The Most Innovative Companies for Families Might Surprise You Fatherly's list of the 20 Most Innovative Companies for kids and parents features both the sharing economy and new takes on old favorites.
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Parents love trustworthy brands that make their hectic lives easier. That's nothing new. But today's busy, progressive and connected young moms and dads expect more than ever from the products and services their families rely on.
To guide overwhelmed parents and recognize the companies that are working the hardest to keep their best interests in mind, millennial dad website Fatherly has released its list of the 20 Most Innovative Companies for Kids & Parents.
Instead of creating a ranking, Fatherly evaluated the companies qualitatively and divided them into six categories: toys, apps/books, parenting gear, home and community, services and entertainment. To determine which companies were most deserving of a spot on the list, Fatherly enlisted partners with expertise in toys, the science of play, gift registries, ecommerce and more. Fatherly then reached out to the each company to better understand its vision.
The brands Fatherly selected aren't Kickstarter startups trying to gain momentum, explains co-founder and chief content officer Simon Isaacs. They're established companies who have been around at least a few years. Even 61-year-old Mattel, which recently released a line of Barbie dolls with varied body types and complexions and developed a virtual reality viewer for kids, made the list.
Many companies highlighted reflect how roles within households are shifting. Fifty-two percent of young dads are their family's primary grocery shopper, Issacs notes. Fatherly, founded to provide parenting resources and a sense of community for dads amid a sea of mommy blogs, values companies that promote gender equity. This includes those that empower little girls and abandon the traditional pink and blue children's toy color coding in favor of neutrality, such as Target.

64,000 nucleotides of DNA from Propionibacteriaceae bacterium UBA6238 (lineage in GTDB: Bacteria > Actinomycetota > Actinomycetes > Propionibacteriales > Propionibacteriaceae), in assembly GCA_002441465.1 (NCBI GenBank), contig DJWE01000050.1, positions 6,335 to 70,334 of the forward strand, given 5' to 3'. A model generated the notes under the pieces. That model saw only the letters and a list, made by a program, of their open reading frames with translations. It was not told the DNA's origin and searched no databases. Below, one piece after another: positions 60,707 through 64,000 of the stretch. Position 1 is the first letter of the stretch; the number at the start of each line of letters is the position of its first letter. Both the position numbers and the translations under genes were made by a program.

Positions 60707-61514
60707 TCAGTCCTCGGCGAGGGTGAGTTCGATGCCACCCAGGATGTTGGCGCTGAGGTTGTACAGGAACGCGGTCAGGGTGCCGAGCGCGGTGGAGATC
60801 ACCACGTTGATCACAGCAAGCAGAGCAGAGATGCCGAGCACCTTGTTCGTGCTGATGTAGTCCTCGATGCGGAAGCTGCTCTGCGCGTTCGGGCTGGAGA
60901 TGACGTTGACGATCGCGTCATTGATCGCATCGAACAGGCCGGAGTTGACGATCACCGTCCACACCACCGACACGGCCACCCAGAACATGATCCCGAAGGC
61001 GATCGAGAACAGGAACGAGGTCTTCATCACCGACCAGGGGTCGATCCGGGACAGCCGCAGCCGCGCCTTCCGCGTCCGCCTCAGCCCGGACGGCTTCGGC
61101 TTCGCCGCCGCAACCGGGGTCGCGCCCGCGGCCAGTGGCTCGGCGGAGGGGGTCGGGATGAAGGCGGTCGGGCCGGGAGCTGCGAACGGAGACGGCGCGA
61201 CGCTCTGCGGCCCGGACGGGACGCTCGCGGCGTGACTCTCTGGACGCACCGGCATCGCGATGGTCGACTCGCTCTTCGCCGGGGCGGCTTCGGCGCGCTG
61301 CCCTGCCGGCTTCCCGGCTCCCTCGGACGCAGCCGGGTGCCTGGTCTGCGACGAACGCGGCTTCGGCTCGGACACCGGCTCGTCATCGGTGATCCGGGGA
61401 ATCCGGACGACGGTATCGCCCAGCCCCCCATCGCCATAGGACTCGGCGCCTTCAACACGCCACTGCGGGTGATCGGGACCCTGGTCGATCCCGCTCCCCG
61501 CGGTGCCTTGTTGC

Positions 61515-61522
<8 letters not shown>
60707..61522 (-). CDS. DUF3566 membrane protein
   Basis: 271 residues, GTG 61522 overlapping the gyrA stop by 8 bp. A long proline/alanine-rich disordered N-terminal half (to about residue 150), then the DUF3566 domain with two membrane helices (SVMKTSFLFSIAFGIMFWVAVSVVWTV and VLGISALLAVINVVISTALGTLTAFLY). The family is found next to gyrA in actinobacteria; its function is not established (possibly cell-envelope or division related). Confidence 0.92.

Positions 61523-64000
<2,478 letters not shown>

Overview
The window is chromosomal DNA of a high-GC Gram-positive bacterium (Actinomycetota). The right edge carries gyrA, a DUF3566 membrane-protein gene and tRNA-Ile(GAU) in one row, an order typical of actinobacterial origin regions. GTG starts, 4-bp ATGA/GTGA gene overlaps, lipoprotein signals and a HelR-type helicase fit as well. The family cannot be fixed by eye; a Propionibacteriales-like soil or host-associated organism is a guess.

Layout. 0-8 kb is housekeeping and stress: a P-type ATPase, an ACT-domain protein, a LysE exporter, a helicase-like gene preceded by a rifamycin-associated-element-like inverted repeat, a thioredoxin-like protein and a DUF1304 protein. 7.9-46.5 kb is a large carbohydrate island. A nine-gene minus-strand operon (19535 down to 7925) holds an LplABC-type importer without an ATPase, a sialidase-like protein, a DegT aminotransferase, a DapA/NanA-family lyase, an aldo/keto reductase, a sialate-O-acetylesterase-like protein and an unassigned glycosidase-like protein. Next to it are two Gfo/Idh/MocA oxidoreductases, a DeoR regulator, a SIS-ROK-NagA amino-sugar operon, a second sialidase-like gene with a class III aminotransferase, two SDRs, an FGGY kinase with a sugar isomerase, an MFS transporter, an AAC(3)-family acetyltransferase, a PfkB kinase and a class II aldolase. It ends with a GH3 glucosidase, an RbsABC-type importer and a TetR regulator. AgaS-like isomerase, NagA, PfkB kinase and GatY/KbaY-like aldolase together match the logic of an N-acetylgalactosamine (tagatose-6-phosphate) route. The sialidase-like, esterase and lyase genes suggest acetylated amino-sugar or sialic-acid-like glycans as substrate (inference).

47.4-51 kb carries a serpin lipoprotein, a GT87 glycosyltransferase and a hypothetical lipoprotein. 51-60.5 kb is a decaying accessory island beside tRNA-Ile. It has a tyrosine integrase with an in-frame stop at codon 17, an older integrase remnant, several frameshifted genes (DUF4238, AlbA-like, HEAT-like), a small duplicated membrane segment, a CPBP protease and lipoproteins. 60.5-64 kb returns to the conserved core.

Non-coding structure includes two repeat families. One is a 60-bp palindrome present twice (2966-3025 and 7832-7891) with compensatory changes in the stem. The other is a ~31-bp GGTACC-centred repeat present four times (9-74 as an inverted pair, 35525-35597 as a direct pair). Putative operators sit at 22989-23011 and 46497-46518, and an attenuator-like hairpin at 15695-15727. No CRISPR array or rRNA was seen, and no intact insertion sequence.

Millennial parents, according to Isaacs, look for beautifully designed products that they'll want to display in their homes. They also seek educational kid-friendly tech. Fatherly even recognized Uber for its UberFamily service, which provides on-demand rides in vehicles equipped with Immi Go car seats -- and drivers who know how to use them. Missing from the list is Ikea, which Fatherly opted not to feature after it recalled its dressers that have fallen on and killed six children as well as injured at least 19.
In general, the companies Fatherly selected all "make parenting more frictionless," Issacs says. "They're innovating across multiple products or iterations of a single product -- and hopefully across everything they do and stand for."
The following companies fulfill the requirements of young, socially conscious, aesthetically inclined families. To read more about these brands and the solutions they've created, view the report on Fatherly.
Lost My Name
Home and Community
e-Nable The Future